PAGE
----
You can't keep a good rave down.
At least, that's what concert promoter Sason Parry of Cool World Productions hopes is proved by Cyberfest '98, a multi-artist dance concert scheduled for Oct. 31 at the Oakland Coliseum Plaza and the surrounding parking grounds in Oakland, Calif.
Hip-hop legends Run-D.M.C. and renowned San Francisco Bay Area turntablists the Invisibl Skratch Piklz are among the dozens of performers scheduled for the revival of an event that was canceled last year at the eleventh hour.
The '97 edition of the show, scheduled for the Alameda Naval Air Station in Alameda, Calif., on Sept. 27 and due to feature such acts as the Sneaker Pimps and Aphex Twin, was canceled at the last minute due to bureaucratic maneuvering by the city of Alameda's planning commission, the Alameda Reuse and Redevelopment Authority, and Naval officials.
But that was then, Parry said.
"We just want to put what happened last year behind us and concentrate on having a very positive experience," Parry said Friday. "We've got a lot of support from all corners and are looking forward to an exciting night that will bring together people from hip-hop and dance music."
Besides Run-D.M.C. and the Skratch Piklz, Cyberfest '98, held on 20 acres, will feature various DJs and sound sculptors from the worlds of hip-hop, techno, jungle, ambient and drum & bass. In addition to the musical performers, the event will also feature carnival rides, a laser show, a haunted house, a masquerade contest and circus performers.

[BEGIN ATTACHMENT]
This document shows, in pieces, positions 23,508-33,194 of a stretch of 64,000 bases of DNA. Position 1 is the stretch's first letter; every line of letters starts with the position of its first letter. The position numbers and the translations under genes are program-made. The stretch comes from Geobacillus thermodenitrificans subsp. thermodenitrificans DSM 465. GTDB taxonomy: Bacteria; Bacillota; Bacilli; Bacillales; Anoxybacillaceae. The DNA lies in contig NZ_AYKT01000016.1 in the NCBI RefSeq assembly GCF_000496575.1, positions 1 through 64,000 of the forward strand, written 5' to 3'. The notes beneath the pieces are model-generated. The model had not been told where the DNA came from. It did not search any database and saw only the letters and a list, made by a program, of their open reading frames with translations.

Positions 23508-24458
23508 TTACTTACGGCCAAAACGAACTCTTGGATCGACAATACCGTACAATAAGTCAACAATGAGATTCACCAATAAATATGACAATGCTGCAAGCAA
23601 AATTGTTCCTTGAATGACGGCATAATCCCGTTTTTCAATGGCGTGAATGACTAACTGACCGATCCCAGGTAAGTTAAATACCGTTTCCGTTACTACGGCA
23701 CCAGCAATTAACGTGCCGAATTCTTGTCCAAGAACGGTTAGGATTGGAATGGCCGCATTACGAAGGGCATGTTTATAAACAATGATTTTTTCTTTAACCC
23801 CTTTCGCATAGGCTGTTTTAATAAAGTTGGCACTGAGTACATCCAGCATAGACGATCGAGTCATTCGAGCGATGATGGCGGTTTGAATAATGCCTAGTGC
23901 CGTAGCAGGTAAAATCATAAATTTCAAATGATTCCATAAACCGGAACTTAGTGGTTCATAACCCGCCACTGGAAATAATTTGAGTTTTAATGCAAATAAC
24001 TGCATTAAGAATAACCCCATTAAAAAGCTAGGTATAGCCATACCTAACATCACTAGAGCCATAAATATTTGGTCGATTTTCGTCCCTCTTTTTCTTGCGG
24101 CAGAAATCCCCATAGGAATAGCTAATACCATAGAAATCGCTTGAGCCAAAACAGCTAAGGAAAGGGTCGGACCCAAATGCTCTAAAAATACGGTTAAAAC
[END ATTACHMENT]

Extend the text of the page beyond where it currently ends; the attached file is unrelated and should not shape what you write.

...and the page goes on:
Last year's event was expected to draw more than 20,000 revelers to the Alameda Naval Air Station for an all-night dance party with dozens of international and local DJs, a midway with rides, five tents and a number of high-profile music acts, including the Hardkiss Brothers, DJ Keoki, Sneaker Pimps and Aphex Twin. Just as the site was being set up for the festival, however, Naval authorities told promoters they were canceling the event, due to their concerns about potential noise, drug use and vandalism.
In spite of an emergency appeal by the promoters, the decision held and the event was canceled.
Parry said the last-minute cancellation of the event cost concert promoters somewhere in the neighborhood of $250,000, funds they tried to recover by suing the city of Alameda. The suit was settled out of court, with the promoters winning an undisclosed sum, he added.
"We would have probably come out victorious," Parry said of the suit. "We had a lot of support, but we definitely settled for less than what we lost. The main thing is that we wanted to resolve it, so we could get this next event back on track."
Calls to the Alameda's city planning office were not returned by press time.
A spokeswoman for Oakland's city planning office, meanwhile, confirmed that Cool World Productions has all the permits in place to go ahead with this year's event.
Though the event has been relocated, the Alameda Naval Air Station remains the choice location for such a festival, Parry said. "It's a great site, with a beautiful view of San Francisco," he said of the soon-to-close military base. "We definitely want to put on a great event this year [in Oakland] to show that it can be done."
"With any event, be it a sports game, a sit-down corporate dinner, a church event or a concert, you always have the potential for something to go wrong," Parry added. "You just do the best you can to prevent it, and don't dwell on the negative."